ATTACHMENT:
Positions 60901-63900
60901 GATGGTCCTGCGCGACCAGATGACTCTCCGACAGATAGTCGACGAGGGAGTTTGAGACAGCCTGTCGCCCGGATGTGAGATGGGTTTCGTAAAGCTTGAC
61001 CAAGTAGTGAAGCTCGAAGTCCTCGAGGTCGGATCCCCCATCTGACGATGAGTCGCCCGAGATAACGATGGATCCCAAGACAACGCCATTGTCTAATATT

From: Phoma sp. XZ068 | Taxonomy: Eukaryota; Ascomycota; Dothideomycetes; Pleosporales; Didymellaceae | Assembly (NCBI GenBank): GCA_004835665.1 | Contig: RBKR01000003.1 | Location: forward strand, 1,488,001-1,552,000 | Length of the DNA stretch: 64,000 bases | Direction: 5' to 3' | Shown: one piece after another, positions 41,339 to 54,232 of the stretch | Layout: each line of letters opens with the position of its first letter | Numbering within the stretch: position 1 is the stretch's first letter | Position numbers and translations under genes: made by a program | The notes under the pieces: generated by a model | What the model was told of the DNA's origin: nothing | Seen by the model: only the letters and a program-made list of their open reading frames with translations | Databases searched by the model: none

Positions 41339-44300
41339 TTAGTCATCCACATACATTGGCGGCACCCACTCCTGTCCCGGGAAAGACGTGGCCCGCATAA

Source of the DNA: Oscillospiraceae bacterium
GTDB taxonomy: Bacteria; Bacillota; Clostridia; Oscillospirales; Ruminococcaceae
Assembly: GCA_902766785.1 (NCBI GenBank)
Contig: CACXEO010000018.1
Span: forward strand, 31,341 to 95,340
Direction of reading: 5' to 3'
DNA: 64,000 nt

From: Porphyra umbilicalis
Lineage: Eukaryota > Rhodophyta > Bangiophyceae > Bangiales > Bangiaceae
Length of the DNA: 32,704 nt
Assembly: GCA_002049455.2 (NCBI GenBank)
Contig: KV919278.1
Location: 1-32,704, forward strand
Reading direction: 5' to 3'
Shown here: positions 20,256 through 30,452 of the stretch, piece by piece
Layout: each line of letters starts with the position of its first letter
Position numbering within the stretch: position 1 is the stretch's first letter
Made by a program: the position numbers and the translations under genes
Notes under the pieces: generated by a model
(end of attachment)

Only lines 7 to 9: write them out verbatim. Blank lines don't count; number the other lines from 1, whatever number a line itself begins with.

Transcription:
Source of the DNA: Oscillospiraceae bacterium
GTDB taxonomy: Bacteria; Bacillota; Clostridia; Oscillospirales; Ruminococcaceae
Assembly: GCA_902766785.1 (NCBI GenBank)